We just tried to keep their offense guessing, sometimes we went zone, sometimes man, sometimes we trap to try to keep them guessing so they don’t know the offense they have to get in.

If it weren’t for Mickael Pietrus’ four threes in the first half, the Raptors would have had a comfortable lead at the break. Twenty-five lead changes and twelve ties later it was 59 apiece at halftime, the score says it’s a tie game but you knew the tempo and flavor of this game was suited to the Raptors. Now, if only they could keep this masterclass performance up for another 24 minutes?

The Magic sought ascension in the early third, attacking the Raptors known defensive weaknesses – dribble penetration by Nelson (so far being outplayed thoroughly) and Bargnani via Lewis. Both strategies got them some points early but the Raptors were not rattled. Once a man got beat, the rotations were crisp, not just the first one but the second, and even the third, resulting in contested shots for the likes of Carter, Bass and Lewis. As the game wore on the drama increased, late in the third when Amir Johnson was adjudged to have been the guilty party in a 50-50 loose ball against Jameer Nelson, the Raptors called timeout after two Nelson free-throws. The momentum was shifting to the Magic, mostly due to a fledgling Raptors offense that had Dorsey, Wright and Johnson on the floor at the same time.

Following the timeout, Calderon supplied a 28-foot three point bomb that gave the Raptors room to breathe, and after Howard was forced into a three-second violation mostly because of fantastic fronting by the Raptors, Julian Wright drove the lane and handed off to Johnson for the slam. A semi-intentional Howard foul later Wright knocked down a three with the clock running down, giving the Raptors an eight point advantage late in the third. Thanks to this great defensive play by Julian Wright the lead was seven going into the fourth. The home fans were getting nervous and rightfully so, the Raptors hadn’t folded in the third, had withstood their own offensive shortcomings and had come back strong to close the quarter to head into the final stanza of this epic tale holding both the lead and the belief.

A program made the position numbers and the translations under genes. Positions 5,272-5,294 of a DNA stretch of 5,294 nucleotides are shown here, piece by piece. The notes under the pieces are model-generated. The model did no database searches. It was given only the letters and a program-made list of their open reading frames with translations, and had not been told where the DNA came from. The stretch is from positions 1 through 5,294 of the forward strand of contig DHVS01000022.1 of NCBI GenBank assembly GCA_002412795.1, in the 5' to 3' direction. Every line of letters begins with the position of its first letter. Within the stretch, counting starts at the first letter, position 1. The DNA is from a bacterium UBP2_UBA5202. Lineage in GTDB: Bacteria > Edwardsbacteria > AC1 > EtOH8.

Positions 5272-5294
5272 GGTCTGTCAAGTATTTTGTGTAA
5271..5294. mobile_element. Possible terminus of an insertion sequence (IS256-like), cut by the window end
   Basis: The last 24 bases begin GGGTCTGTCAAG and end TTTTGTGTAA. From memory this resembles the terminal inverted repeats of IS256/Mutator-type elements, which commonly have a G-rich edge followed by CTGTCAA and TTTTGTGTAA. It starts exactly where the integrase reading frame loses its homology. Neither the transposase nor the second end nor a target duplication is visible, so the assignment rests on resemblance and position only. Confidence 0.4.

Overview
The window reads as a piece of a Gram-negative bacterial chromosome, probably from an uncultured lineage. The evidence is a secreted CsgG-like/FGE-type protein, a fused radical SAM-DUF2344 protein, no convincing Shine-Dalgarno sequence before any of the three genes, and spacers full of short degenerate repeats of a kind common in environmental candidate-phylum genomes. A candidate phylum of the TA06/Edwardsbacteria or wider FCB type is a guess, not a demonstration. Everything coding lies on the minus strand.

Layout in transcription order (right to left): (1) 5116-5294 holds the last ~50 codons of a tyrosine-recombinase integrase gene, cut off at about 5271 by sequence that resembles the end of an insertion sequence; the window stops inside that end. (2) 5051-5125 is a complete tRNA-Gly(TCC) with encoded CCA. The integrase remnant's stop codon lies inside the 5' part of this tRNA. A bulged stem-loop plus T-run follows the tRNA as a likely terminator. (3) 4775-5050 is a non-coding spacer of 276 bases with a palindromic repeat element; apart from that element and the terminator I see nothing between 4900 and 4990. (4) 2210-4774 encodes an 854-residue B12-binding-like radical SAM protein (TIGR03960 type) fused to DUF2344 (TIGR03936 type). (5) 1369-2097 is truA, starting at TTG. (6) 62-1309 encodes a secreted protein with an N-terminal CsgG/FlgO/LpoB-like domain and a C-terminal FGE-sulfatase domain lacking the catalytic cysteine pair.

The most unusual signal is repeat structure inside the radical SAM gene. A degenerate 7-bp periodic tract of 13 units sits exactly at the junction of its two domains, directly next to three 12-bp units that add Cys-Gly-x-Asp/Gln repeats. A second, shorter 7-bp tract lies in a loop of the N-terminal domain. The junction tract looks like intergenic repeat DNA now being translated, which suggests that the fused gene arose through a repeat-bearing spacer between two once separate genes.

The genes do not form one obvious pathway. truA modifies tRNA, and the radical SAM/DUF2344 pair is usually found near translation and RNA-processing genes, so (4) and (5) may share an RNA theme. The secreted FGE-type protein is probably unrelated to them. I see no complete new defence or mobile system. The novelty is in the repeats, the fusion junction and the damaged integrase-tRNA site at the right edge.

The Magic were flirting with a zone of their own which the Raptors countered with dribble-drives that forced the Magic into man coverages, the Raptors followed it up with good ball-movement to create shots, some measured screen usages saw DeRozan (26 points, 7 rebs, 8-13 FG) produce scores edging the Raptors in front by 10. The NBA is a game of runs and the Magic made theirs. Triano had wisely deployed the Hack-a-Howard (7-17 FT) which had kept the Magic at bay, but the Raptors offense went into a funk under Jack and only mustered one field goal between the 7:37 and 2:03 marks of the quarter. At that time, a seemingly broken play which had Reggie Evans dribbling the ball in the post turned in the Raptors favor as Evans spotted DeRozan’s baseline cut for a jam.

A couple of coaching notes. Triano left Amir Johnson in the game after his fifth foul at 11:48 of the fourth, he played well and survived till the 6:48 mark (a full five minutes). When he fouled out, Triano went small by getting in Wright instead of Evans or Dorsey which I thought was a terrible move because it meant Evans was the only big on the floor. He came to his senses less than a minute later and added Bargnani for size, even though he only had two rebounds in the game, the defensive work was much better.